Power of Following Up

November 5, 2013

Thirty years ago as I was trying to get a significant break into the editorial market, I would visit New York a couple of times a year and schlep my portfolio around from one magazine to the next. Knowing that I was one in a million photographers rapping on the picture editors’ doors each week, I figured I needed to do something to keep myself as close to top of mind as possible.

At the time, I was hard pressed  to afford more than two trips a year, but I knew I had persistence, a telephone, and the postal system at my disposal. So I used them.

I picked a small number of picture editors that I particularly wanted to work with, and every month or two I sent a post card or left a phone message reminding them that I was interested in the opportunity to work with them.

Although it took a few years, I eventually developed a working relationship with most of the editors on my list. I remember one in particular saying when she phoned to assign me a story: “I bet you’re thinking, ‘I thought she’d never call me!’, but I did call because of your tenacity.” I nearly dropped the phone.

The lesson stuck with me.

It doesn’t seam like such a big idea. But the power of consistent, gentle follow up to let someone know you’re interested in working together can have a powerful impact.




Have you ever been severely constipated, your bowels aching to relieve themselves of the blockage? All you want to do is move along with your day but your intestines won’t cooperate.

Writing is often like that for me.

I’ve just spent the last two hours straining to push words out of my brain into a book project that I’m working on.  And much of what has come out appears to my eye to be crap. But I continue to strain. Why?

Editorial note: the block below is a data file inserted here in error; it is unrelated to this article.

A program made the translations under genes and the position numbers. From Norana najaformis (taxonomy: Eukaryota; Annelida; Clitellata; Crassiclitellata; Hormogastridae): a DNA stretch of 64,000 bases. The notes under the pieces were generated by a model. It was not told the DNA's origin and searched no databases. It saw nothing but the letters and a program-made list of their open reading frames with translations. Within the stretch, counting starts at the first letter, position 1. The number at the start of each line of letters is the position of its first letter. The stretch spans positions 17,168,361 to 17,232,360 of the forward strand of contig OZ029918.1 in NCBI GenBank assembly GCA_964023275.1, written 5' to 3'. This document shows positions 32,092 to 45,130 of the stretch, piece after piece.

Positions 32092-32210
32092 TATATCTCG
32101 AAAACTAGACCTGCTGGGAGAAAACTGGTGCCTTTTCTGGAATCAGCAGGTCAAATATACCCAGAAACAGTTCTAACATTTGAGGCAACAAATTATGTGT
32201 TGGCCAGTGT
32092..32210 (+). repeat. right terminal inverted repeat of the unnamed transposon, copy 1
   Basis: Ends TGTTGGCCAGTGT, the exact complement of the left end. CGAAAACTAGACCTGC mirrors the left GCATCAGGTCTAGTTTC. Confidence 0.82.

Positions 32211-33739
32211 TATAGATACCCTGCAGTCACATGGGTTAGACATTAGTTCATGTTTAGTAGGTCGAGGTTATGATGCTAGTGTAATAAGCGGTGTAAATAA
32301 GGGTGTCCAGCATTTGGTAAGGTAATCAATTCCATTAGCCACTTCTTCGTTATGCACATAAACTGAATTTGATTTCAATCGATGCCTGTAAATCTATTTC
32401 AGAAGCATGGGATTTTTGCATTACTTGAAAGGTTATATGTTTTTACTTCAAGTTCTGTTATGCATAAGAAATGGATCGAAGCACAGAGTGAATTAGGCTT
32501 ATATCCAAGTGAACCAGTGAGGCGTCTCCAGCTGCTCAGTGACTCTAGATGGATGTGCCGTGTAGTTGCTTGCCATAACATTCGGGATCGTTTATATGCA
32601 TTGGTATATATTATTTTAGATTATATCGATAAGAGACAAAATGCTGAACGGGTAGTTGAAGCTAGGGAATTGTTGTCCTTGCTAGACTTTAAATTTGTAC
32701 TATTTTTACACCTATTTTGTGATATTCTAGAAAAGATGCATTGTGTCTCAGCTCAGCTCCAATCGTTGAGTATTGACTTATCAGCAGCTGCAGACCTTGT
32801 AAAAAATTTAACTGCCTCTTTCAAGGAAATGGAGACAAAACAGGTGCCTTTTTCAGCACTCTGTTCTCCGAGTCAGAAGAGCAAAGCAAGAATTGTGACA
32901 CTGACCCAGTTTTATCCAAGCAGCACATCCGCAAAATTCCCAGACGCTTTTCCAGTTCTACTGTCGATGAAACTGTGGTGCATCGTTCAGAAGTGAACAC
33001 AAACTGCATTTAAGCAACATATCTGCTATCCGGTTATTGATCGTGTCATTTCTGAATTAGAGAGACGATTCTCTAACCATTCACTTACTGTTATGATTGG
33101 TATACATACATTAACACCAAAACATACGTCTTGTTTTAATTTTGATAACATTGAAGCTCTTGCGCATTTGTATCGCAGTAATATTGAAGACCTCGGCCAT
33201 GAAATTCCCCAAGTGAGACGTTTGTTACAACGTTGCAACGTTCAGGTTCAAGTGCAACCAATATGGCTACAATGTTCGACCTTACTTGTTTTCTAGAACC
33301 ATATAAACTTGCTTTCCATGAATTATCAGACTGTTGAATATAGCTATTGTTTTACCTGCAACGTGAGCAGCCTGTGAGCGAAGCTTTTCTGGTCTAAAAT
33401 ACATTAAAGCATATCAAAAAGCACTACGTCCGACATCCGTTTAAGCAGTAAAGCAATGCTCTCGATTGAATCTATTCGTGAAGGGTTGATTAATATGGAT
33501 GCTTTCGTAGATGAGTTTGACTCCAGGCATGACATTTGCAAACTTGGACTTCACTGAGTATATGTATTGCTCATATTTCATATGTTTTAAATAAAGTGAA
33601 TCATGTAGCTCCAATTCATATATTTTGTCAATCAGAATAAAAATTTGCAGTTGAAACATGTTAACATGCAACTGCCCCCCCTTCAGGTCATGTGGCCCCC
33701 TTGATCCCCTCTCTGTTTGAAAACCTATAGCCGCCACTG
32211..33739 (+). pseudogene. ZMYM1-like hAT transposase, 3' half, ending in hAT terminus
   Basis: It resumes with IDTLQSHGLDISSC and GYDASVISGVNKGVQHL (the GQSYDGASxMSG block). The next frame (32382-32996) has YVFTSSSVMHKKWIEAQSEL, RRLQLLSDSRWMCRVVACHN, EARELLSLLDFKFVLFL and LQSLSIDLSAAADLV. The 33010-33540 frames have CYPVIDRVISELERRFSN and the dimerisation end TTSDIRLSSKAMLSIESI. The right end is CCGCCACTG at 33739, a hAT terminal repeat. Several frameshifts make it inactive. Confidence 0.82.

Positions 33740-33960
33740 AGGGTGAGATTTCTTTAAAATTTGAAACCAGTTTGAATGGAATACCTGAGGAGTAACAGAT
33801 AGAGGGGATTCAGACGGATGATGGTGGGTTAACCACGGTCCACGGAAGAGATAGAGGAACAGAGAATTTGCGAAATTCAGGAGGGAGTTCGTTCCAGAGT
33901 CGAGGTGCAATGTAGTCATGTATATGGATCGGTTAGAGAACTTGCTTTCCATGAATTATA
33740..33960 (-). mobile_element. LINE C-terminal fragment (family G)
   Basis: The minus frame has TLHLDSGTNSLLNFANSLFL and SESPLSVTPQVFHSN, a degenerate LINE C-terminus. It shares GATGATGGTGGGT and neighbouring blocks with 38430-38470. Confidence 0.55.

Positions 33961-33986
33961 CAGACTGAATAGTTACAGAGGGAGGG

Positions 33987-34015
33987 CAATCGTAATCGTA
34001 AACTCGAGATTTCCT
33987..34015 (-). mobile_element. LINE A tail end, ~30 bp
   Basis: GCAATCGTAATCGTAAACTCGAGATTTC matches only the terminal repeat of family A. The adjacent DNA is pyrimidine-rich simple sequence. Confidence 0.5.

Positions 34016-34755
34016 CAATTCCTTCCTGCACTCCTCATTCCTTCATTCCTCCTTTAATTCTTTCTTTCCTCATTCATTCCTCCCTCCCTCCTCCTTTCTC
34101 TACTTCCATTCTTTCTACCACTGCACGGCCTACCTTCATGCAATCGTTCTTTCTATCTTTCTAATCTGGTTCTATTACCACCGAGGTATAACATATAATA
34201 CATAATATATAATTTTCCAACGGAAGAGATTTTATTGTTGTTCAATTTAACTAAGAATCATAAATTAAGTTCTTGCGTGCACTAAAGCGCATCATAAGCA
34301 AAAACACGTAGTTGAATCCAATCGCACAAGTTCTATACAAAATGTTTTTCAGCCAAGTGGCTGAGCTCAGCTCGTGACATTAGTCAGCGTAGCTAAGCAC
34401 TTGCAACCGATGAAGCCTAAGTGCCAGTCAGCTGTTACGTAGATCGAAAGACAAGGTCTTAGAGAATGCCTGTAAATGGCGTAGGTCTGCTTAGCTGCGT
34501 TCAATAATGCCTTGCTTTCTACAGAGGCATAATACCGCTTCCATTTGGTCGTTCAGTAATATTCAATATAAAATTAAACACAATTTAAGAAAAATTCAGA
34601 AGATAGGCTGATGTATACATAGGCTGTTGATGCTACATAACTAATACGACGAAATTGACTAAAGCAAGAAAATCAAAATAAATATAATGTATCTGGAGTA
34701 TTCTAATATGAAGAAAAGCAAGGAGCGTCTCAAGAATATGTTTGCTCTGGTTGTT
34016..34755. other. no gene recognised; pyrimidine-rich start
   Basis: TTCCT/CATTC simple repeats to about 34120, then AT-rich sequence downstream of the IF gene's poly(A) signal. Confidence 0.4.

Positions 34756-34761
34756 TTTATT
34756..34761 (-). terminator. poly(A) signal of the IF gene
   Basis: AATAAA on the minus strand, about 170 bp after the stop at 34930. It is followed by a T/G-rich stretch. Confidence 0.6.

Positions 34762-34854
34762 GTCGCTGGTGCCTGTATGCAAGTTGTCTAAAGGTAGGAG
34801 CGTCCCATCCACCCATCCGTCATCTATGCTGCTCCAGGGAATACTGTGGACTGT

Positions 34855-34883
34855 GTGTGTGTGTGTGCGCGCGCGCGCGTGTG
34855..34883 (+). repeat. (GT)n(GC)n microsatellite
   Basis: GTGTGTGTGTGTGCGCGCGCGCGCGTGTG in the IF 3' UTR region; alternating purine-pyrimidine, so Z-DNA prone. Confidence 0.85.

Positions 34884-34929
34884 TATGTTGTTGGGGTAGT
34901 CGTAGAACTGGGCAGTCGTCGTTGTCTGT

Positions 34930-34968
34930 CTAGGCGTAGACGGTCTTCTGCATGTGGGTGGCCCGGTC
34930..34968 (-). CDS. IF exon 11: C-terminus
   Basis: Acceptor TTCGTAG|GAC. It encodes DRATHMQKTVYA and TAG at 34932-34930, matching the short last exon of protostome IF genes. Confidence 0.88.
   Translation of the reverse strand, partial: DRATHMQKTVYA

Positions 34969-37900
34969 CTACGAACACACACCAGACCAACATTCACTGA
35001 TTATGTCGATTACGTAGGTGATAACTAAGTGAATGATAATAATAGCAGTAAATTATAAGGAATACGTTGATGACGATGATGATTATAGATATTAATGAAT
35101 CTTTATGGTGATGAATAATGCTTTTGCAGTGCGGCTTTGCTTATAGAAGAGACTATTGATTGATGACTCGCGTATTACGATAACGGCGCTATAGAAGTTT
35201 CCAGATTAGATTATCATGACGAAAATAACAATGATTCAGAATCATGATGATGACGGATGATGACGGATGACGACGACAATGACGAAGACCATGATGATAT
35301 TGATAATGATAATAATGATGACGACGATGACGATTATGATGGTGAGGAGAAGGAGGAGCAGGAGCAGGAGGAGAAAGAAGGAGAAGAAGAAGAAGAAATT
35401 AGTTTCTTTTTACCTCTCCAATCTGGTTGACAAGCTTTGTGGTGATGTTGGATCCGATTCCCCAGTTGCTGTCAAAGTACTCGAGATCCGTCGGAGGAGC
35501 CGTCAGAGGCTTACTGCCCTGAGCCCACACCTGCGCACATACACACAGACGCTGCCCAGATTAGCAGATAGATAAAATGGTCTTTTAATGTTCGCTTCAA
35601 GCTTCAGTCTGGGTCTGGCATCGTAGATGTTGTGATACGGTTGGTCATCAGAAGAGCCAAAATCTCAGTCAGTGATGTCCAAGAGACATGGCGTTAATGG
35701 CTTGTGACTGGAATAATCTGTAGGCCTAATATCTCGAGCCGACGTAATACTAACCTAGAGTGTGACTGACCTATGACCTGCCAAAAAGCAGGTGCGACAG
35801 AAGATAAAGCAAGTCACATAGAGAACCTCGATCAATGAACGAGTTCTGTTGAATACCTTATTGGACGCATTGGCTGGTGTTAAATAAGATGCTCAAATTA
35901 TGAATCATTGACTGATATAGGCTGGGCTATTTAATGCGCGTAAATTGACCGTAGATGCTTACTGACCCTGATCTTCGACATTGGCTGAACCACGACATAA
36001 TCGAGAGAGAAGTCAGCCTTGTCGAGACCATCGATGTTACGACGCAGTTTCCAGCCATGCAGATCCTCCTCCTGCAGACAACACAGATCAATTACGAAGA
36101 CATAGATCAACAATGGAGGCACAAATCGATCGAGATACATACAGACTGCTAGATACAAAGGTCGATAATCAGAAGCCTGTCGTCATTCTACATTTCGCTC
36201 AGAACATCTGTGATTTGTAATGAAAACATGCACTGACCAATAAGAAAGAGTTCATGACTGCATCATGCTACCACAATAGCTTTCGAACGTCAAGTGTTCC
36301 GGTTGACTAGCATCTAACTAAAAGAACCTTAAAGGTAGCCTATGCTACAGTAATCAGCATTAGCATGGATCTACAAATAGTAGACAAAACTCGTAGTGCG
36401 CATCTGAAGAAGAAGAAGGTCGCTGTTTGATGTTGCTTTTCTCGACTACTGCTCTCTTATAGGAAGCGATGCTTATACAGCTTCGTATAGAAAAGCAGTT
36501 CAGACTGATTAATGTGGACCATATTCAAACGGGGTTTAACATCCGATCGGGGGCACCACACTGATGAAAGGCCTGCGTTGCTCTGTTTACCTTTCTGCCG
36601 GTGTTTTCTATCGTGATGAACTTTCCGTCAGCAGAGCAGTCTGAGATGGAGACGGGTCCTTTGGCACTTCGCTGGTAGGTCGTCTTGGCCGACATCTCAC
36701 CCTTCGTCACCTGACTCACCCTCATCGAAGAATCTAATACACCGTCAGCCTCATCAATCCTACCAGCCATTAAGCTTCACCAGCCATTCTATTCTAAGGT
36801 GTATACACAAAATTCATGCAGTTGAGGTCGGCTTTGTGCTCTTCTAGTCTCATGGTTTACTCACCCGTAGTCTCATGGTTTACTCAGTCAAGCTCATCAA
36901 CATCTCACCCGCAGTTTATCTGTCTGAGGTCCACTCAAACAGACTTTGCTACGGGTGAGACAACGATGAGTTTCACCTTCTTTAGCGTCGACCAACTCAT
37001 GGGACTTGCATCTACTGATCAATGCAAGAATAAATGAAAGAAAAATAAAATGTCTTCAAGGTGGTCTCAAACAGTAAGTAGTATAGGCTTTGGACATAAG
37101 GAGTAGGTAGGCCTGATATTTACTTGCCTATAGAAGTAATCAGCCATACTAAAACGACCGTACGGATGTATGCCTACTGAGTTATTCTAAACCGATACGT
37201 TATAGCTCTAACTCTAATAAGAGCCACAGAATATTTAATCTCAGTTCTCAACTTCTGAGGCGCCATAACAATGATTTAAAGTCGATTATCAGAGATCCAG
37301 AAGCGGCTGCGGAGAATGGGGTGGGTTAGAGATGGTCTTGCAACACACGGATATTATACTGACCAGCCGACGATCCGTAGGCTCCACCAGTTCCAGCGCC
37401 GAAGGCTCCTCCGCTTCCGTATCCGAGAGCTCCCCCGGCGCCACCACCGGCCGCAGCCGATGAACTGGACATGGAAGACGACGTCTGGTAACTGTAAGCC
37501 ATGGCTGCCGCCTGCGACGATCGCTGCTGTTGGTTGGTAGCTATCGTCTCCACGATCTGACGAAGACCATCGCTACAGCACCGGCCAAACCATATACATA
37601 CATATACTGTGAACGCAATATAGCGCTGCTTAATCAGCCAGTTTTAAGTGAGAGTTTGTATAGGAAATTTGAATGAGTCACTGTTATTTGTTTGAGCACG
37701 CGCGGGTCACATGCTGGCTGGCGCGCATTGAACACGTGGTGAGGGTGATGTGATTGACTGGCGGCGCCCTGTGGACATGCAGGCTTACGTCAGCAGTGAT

I am excruciatingly, slowly teaching myself to honor the process of the process.

Calling myself a writer doesn’t make me a writer. I’m only a writer when I’m writing, not talking about writing. Doing the writing makes me a writer.

I have been a professional photographer for 35 years. But several years ago, in one of the deepest dips of the recession, I realized that I’d not shot one picture in a nearly six-month period. What I had done during that time period was go to networking events, business classes, sales presentation appointments, and anywhere else I could to shake up an opportunity for paid work. But I had not, during that time, picked up a camera.

My attitude sucked and my energy was flagging.

If we are what we do, then I was an unpaid networker. But I was NOT a photographer. I had not honored the process of feeding my heart or keeping my skills sharpened.

I took a week off from all appointments and shot photos. I can’t say they were great images. My vision was rusty and shallow. But the process fed my heart and energized my life.

I realized that I am not an artist and communicator because it’s a glamorous or lucrative way to make a living. I am passionate about telling stories. It is the core of who I am. But to truly be something, I have to do it. It is action that creates results, not talk.

It is the same with writing. It is a process. What I’ve discovered is that the most critical part of developing a process is to honor the process.

What I want, when I sit down to write, is for the words to flow out of me like a tap. If you’ve ever written, you know that’s not how it goes. But I’ve also learned that honoring the process of writing does cause the words to flow. A lot of the process of writing is fighting back the ‘voice’ of doubt and recrimination that whispers ‘Who would ever want to read anything you have to write?’

My job at that moment isn’t to find an answer to justify my time in front of the keyboard. My job at that moment is to write. By trusting the process itself, I eventually fight back the ‘voice’ and get the words out.

I’ve talked with a lot of people who want to write/paint/photograph, etc., but stall when the process becomes painful. Although there are times when creativity does abound, I don’t think it ever becomes entirely pain free.

That’s when the discipline of honoring the process becomes critical to becoming what your heart screams out to be.

How do you respond to the resistance that inevitably inhibits your personal vision from seeing the light?





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We left home last Wednesday with great anticipation for the week ahead. We had two profiles to film as part of an ongoing project and a conference to attend. Both had our creative juices flowing. We were giddy with expectation.